The album also received accolades in DJMag, The LA Times, as well as placement on Friday Cratediggers and New Music Friday USA Spotify playlists, and hit both the Billboard dance and classical charts. tyDi has also collaborated with the Grammy-nominated Singer JES, trance music legend Andy Moor, Producer Matt Fax and many more.

A blissful balm of a song, tyDi’s recent single “It Will Be Okay” has been called “a progressive trance anthem for the ages” by Dancing Astronaut. The song received a significant 2K pre-saves on Spotify, as well as airplay on SiriusXM BPM, iHeartRadio Evolution, Nexus Radio and Dance Factory Chicago. “Sunrise,” a song from his chill side project Wish I Was, was added to SiriusXM Chill and hit #1 on blog aggregator Submithub’s electronic chart.

tyDi has also contributed his own reimagined arrangements of some Disney’s most beloved anthems for the current Disney on Ice world tour. He has also composed commercial music for Stella Artois, Quickbooks (their 2019 Oscars ad), and Swarovski TV ads. He’s composed music for an acclaimed PSA campaign for The Make-A-Wish Foundation. For his film/TV/ad work, tyDi is represented by Fortress Talent Management.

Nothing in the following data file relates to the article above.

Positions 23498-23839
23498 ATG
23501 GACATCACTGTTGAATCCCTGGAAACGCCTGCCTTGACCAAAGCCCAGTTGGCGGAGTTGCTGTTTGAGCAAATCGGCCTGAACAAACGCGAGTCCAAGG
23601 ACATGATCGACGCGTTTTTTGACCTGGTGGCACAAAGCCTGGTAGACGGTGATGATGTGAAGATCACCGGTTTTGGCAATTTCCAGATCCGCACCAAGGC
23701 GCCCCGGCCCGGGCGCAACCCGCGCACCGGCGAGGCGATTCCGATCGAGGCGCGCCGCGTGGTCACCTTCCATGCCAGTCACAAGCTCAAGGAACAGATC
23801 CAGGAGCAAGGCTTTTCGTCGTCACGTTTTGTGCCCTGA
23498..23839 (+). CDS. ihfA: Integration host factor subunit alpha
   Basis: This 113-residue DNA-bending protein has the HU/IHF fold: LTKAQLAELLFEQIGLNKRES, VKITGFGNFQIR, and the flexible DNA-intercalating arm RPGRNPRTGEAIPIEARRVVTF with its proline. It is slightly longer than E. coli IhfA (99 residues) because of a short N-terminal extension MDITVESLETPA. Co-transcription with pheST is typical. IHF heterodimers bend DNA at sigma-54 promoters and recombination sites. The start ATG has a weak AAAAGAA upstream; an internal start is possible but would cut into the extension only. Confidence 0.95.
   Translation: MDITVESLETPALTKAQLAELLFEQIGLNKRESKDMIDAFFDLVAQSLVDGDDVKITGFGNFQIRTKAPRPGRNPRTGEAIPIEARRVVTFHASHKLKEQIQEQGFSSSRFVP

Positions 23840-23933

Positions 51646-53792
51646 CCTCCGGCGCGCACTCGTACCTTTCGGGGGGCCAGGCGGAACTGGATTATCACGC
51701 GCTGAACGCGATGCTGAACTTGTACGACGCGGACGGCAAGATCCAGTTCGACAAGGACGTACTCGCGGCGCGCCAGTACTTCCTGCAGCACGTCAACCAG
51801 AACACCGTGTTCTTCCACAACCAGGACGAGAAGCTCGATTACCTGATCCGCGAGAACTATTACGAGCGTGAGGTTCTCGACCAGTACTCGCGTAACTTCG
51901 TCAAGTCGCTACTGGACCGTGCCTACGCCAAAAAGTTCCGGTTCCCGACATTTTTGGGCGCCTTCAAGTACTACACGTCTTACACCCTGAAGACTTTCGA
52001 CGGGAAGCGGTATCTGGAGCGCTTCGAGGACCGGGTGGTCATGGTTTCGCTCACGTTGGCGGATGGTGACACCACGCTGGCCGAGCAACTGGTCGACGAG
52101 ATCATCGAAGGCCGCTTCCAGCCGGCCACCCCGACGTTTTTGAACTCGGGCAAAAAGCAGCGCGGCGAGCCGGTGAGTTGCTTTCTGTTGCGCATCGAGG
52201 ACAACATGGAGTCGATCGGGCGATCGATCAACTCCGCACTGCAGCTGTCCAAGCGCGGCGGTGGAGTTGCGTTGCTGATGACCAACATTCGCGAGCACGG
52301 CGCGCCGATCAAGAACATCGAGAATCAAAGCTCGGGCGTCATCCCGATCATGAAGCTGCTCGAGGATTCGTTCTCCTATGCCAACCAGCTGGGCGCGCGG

tyDi has 1 million aggregate social followers, over 25 million Spotify streams and over 1 million YouTube views. He is also an expert at engaging his fanbase on his socials, garnering huge responses to his posts and promotions, with thousands of likes/comments/shares. A remix contest run in conjunction with was incredibly successful with 7,100 plays of the track, 1,600 downloads of the stems, and 137 total submissions.

DJ/Producer Luca Schreiner
Luca Schreiner